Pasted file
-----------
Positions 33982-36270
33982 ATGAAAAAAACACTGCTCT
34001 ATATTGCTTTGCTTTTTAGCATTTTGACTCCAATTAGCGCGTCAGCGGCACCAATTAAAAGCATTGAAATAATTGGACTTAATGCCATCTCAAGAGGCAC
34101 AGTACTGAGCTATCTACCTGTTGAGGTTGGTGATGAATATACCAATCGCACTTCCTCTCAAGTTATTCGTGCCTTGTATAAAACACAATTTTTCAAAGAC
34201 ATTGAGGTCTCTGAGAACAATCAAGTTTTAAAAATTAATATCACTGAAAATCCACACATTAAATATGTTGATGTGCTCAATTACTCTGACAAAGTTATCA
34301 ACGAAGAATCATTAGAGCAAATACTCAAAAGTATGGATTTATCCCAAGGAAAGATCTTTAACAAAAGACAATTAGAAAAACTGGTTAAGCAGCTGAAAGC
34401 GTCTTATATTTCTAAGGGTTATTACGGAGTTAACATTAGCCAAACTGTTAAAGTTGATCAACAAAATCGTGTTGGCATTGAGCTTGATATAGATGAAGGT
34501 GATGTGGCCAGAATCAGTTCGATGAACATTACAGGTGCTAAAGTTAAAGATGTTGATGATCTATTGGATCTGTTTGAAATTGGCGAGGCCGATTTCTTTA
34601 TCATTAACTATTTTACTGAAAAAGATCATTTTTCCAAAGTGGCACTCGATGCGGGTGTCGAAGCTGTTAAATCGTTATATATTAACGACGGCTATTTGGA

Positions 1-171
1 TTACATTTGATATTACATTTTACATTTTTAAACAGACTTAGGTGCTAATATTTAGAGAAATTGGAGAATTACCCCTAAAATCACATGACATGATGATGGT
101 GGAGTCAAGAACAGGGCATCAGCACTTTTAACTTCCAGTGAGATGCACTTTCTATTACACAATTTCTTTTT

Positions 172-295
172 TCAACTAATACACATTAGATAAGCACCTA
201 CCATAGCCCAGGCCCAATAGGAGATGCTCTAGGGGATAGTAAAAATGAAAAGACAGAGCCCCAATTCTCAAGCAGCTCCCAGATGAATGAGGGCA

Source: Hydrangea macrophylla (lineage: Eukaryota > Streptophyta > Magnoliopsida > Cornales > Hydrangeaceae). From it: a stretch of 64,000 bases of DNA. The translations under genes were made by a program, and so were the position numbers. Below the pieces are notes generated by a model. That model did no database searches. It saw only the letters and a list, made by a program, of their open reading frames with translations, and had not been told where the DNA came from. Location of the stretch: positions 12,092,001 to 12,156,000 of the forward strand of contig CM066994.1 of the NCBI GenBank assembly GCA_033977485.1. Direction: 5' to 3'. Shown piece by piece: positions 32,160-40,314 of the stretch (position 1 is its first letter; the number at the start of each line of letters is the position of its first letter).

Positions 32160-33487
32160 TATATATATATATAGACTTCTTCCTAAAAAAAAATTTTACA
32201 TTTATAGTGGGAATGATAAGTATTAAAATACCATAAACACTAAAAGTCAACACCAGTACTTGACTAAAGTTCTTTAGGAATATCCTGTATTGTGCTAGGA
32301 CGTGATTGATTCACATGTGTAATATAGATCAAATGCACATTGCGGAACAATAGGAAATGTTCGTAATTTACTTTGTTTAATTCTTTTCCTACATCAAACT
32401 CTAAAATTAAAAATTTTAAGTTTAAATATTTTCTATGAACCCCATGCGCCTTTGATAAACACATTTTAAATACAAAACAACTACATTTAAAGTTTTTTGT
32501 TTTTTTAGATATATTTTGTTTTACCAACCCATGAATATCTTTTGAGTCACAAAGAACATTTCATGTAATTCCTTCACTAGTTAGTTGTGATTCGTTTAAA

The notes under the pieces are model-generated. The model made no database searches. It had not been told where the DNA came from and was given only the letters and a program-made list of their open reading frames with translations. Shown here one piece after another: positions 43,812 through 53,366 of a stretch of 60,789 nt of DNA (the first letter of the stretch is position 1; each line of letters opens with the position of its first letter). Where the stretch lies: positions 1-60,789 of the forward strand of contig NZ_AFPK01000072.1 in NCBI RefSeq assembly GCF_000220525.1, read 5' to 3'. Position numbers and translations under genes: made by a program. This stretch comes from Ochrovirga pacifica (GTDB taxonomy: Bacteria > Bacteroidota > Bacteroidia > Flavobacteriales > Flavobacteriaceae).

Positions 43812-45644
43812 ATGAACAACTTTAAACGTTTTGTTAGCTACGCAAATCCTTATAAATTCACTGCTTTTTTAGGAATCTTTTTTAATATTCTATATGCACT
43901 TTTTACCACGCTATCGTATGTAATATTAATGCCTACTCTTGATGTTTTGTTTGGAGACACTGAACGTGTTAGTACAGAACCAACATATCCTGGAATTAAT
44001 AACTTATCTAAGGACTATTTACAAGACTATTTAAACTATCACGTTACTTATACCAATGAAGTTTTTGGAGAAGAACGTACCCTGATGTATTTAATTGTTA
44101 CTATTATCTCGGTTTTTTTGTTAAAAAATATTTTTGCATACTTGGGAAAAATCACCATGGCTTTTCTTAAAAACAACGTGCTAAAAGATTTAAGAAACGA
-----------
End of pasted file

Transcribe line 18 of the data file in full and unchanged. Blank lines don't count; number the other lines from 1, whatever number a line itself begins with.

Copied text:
32160 TATATATATATATAGACTTCTTCCTAAAAAAAAATTTTACA